A permeable closure is fine if you know how much oxygen you want to introduce and you know how long it will take for that to occur. In the absence of that control, a natural cork is the preferable solution. Natural cork introduces a small amount of oxygen over the first 6 to 9 months. After that, additional oxygen ingress is virtually nonexistent, and if stored properly the wine will develop without reductive or oxidized flavors.

Ms. Jancis Robinson, MW has written a review of all closure options and does state a preference for natural cork on ascetic reasons and does go into specifics on what some oxygen permeation is needed to make for a good wine. “We still do not know enough about exactly how different fine wines will age under screwcaps to be able to give very precise advice… It is thought that red wines destined for long ageing may require a greater degree of interaction with oxygen than is currently permitted by screwcap, though further research is needed in order to give definitive advice,” says Robinson.

In a study done by Lopes, P.; Saucier, C.; Teissedre, P.L. Glories, Y. which appeared in J. Agri. Food Chem, 2006 their study of various closure on Oxygen Ingress by Closure Type noted that a premium natural cork allowed small amounts of oxygen to come into contact with the wine for approximately 12 months then remained sealed to oxygen ingress for the test period of 3 years. In the case of screw caps oxygen interaction was for a period of approximately 2 months and then virtually no ingress appeared. Synthetic corks allowed oxygen ingress at ever increasing levels with no measureable sign of abating.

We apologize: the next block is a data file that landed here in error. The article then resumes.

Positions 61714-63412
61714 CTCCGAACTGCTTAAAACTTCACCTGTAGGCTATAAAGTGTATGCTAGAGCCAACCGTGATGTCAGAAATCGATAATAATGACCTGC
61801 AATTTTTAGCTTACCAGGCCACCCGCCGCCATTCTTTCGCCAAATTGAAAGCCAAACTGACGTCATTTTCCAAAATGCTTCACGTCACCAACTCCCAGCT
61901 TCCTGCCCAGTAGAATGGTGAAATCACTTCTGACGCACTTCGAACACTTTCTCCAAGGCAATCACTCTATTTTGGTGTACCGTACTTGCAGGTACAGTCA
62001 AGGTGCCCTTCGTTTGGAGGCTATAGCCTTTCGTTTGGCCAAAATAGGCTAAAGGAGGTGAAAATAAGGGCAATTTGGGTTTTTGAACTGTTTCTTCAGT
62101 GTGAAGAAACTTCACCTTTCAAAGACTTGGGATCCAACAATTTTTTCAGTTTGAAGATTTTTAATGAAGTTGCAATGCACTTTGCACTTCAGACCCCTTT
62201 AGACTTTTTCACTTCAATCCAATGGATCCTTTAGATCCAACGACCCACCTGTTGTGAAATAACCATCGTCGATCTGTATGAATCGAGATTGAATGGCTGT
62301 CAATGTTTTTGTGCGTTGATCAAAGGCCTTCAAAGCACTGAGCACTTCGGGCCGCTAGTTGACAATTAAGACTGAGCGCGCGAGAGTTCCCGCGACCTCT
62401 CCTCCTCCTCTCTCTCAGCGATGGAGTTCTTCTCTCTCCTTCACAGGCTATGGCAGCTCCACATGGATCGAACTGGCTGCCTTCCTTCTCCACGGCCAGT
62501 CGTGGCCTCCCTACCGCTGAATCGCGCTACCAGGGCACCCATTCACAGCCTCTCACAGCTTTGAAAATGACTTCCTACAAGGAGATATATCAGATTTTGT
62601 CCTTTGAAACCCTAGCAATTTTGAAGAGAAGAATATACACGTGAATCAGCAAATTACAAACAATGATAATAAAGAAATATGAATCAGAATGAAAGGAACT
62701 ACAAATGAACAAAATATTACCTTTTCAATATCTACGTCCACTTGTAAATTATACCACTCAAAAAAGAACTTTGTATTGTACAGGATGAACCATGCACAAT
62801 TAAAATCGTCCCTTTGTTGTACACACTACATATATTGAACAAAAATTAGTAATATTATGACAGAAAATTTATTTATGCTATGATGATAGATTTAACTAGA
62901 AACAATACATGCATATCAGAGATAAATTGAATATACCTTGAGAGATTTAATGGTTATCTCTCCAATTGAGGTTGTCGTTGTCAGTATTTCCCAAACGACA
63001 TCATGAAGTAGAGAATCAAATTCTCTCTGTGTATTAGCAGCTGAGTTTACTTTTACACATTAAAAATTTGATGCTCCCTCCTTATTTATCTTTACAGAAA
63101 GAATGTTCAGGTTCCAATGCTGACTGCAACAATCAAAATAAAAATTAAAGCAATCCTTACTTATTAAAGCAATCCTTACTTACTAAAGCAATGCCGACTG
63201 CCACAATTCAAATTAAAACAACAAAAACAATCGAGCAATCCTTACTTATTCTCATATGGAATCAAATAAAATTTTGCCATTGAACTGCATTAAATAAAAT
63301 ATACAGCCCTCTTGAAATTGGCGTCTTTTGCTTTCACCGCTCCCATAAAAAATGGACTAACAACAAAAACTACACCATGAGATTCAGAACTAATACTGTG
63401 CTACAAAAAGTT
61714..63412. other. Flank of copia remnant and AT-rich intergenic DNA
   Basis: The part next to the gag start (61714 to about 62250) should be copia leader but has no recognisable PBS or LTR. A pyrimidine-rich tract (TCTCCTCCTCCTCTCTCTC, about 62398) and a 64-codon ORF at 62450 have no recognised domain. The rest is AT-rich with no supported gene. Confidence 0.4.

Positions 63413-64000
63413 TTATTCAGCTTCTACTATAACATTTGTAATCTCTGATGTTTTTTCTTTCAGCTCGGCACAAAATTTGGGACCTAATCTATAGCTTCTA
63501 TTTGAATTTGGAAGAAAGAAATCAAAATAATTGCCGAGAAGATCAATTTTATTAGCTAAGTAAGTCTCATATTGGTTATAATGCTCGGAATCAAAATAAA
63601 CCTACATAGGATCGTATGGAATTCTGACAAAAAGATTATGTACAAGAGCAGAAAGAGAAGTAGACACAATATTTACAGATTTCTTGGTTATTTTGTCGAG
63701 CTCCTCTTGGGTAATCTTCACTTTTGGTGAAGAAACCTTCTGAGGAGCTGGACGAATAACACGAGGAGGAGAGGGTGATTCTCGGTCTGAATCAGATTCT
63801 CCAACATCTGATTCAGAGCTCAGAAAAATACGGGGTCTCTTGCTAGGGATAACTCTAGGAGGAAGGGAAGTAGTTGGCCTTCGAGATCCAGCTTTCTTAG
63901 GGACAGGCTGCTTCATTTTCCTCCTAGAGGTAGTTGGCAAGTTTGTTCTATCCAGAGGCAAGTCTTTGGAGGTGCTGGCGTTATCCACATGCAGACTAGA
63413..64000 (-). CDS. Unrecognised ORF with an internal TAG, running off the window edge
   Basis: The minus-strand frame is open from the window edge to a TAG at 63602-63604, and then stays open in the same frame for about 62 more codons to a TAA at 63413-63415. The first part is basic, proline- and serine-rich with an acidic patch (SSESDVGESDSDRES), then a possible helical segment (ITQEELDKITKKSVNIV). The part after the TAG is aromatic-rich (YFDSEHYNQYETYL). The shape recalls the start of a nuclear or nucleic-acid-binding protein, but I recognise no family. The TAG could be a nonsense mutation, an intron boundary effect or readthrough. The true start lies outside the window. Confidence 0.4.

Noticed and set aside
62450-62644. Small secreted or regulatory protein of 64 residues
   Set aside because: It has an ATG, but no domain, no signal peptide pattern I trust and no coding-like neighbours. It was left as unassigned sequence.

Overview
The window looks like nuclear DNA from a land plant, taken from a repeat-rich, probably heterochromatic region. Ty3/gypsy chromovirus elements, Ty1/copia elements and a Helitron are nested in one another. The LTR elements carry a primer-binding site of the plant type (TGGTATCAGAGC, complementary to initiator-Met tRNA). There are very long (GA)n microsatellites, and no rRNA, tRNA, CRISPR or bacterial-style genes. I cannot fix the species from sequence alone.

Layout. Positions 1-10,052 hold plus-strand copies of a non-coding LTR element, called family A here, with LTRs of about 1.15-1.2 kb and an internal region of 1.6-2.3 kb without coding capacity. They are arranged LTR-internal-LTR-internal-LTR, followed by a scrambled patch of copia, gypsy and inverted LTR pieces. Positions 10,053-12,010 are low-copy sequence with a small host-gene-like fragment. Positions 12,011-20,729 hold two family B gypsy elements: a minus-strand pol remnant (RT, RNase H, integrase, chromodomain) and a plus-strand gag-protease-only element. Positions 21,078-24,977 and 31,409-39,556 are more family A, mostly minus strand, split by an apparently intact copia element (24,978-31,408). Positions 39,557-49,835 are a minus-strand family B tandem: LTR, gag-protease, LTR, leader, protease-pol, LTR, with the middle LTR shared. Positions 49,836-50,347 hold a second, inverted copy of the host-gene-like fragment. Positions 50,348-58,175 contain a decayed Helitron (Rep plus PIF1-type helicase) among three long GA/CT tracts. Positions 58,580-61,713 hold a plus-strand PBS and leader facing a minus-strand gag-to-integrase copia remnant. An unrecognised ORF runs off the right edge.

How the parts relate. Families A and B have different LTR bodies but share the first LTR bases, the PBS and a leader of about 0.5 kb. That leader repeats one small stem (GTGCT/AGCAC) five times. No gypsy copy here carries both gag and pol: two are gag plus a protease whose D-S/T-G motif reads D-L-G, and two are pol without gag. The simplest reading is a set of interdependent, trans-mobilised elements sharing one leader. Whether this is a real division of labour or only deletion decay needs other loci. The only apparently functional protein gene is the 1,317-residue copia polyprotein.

For hundreds of years, cork has been a preferred closure without any understanding of why, except it was easy to install and it did keep wine sealed naturally. With the advent of synthetic closure options, science started taking a look at wines interaction with these closures and “lo and behold” some oxygen became recognized as a benefit to wine’s aging qualities; but not to much and/or to little. Whether oak barrels or cork, oxygen plays an important role in the ways these natural materials impact fine wine making.

Cork Tree
Cork Comes From a Species of the Oak Tree.